Guest post by a housing surveyor who has battled repeated demands for CRB checks. He analyses why public bodies demand so many CRB checks, and what can be done about it.
It was a statement whose content I have become all too familiar with over recent years: as the work may involve some contact with vulnerable adults or children, a CRB check was an absolute essential. This was a condition of my employment and if I was unwilling to have a CRB check my employment would be terminated.
You might think that I might be a teacher, a nurse, a youth club leader, a social worker, but no, I am a housing surveyor. More specifically, a survey manager, so the number of times I actually might complete a survey is small.
This is a condition of my employment because my employer’s clients are predominantly public sector clients – local authorities and other registered social landlords – and these bodies frequently insist that contractors’ staff should be CRB checked regardless of the work they may do. My employer therefore perceives a commercial advantage in being able to offer CRB checked staff whether the client asks or not, or indeed whether the work requires it.
My surveyors’ work involves the completion of simple building surveys of the client’s housing stock, and while there is no doubt some of this housing stock may be occupied by vulnerable adults or by families with children, the tests of frequency, regularity, care, management or supervision that would imply a need to be CRB checked are not met.
Ironically, the one time I do regularly complete similar surveys is in private work I carry out for central government, and they do not require me to be CRB checked.
Earlier I referred to “this time”, because I have been banging my head on the brick wall of public body ignorance of when they may require CRB checks for some years.
In a previous, but very similar employment, I was responsible for winning tenders for survey contracts with the same client groups. Frequently, at least 50% of the time, tenders would require my surveyors to be CRB checked, either at Standard or Enhanced level. With the assistance of a helpful officer at the CRB, I was invariably able to persuade the client that this was more than they could rightly ask, and in over 200 successfully won contracts, I never had to CRB check my surveyors.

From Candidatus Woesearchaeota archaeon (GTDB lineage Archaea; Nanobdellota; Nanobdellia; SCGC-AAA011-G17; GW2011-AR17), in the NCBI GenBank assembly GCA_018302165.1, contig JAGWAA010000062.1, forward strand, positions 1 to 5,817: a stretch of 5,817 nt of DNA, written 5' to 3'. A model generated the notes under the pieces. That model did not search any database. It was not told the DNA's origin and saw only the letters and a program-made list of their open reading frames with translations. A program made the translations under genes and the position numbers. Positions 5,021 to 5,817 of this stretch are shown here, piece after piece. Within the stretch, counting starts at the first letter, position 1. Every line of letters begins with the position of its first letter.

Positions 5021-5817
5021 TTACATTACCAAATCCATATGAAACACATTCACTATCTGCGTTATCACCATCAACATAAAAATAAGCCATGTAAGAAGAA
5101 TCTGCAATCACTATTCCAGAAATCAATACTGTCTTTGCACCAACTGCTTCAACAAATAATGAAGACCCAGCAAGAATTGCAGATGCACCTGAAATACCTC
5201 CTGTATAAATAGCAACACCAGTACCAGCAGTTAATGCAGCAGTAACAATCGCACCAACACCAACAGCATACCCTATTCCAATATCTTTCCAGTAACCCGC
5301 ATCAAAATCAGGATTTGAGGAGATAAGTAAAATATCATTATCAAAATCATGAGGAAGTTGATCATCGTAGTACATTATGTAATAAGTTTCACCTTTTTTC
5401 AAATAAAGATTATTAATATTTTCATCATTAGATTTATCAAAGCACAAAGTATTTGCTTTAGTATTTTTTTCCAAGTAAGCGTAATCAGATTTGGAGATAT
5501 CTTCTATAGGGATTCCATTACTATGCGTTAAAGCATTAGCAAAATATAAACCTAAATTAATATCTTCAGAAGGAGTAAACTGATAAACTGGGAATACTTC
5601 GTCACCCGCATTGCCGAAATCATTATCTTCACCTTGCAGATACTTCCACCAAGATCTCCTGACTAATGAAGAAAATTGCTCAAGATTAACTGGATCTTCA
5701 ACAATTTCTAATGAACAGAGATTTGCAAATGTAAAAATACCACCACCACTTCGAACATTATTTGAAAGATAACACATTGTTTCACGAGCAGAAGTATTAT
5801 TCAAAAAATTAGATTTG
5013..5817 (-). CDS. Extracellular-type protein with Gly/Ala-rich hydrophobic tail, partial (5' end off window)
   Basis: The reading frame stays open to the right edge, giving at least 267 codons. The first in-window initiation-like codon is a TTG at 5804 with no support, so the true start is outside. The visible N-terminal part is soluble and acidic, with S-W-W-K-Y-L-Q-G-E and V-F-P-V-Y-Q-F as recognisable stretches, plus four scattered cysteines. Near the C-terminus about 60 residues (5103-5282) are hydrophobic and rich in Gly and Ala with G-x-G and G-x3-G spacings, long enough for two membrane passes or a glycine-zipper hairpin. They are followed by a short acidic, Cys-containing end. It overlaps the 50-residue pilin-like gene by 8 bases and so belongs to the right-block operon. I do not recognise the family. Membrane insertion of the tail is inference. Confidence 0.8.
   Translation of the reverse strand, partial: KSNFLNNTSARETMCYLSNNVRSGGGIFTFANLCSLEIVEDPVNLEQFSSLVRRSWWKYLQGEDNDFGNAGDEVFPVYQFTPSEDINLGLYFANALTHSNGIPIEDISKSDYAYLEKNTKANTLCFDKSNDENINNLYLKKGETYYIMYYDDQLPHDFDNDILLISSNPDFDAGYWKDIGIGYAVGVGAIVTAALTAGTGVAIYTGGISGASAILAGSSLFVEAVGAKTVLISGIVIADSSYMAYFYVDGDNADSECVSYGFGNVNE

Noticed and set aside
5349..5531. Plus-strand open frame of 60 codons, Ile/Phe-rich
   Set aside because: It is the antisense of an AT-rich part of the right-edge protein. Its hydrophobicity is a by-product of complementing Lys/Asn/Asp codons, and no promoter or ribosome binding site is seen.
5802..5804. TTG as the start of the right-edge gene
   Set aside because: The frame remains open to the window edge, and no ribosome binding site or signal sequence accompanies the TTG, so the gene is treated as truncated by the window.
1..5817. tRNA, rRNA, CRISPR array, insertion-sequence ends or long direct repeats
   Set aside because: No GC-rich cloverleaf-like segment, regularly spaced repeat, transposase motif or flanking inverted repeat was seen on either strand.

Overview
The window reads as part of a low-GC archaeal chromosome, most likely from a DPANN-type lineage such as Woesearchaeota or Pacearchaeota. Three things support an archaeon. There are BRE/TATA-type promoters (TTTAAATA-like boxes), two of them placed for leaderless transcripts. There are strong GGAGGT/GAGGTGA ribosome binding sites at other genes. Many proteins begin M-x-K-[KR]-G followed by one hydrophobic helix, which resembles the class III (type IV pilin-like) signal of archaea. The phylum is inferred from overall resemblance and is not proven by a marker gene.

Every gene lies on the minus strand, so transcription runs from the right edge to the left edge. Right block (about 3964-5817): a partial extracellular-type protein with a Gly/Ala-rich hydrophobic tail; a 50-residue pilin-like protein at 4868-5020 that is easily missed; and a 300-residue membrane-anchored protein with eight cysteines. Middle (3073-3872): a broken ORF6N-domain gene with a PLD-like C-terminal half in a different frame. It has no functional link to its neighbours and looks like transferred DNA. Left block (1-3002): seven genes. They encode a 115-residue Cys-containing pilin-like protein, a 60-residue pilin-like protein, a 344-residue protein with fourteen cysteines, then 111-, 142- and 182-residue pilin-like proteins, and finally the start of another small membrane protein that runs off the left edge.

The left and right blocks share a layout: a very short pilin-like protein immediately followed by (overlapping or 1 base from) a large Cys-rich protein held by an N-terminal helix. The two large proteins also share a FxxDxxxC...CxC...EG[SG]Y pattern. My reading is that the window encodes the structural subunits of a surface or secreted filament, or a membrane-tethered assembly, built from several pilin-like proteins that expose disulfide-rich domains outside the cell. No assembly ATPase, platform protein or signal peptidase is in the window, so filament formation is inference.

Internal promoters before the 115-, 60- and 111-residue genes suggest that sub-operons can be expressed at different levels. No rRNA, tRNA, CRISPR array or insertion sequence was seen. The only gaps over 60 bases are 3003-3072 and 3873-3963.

So why is there a culture in public bodies that demands CRBs for anything and everything?
I believe it is a combination of various factors, not least of which are:
Sheer laziness and ignorance; it is easier to ask everyone than to have to think about who should be asked, but it has also just become normal practice. It is frequently the procurement department in the public body that is making the request. If asked why, the answer is usually simply “because it’s our policy” and the question will regularly be deflected to human resources, and if they are asked why, they will usually give the same answer. When pushed, they will defer the question to legal, who after some soul searching and chest beating will remove the request.
Fear of reprisal and scaremongering; public bodies feel they can hide behind a completed CRB check if anything ever should go wrong. Public bodies are so absolutely petrified of being sued, and in the current litigious society, this is perhaps not surprising. However, this fear, does not give them the right to steam-roller individuals’ rights in their determination to protect their own backsides. The general scaremongering, particularly around Child Protection, promoted by elements of the media and various charities and pressure groups only reinforces this fear. There is also the possibility that insurers are imposing conditions on Public Liability insurance that imply a need for CRB checks to limit excess or uninsured loss.
The adopted culture; had the CRB system operated correctly from the start by registered bodies and the CRB only processing legitimate applications, public bodies would have learnt quickly who they could and who they could not require to submit to a check. Instead, the CRB has become a nice little earner for both the partner company who run it, and for all the umbrella companies who feed off the demand.
So how do we limit this abuse?
The recent Protection of Freedoms Act should be welcomed, although it is limited in its scope, and even more limited in its actions. Until there are penalties applied to umbrella bodies or to the CRB itself for the misuse of their licence or powers, little will change. Perhaps it is time for a class action against one or the other under the Rehabilitation of Offenders Act.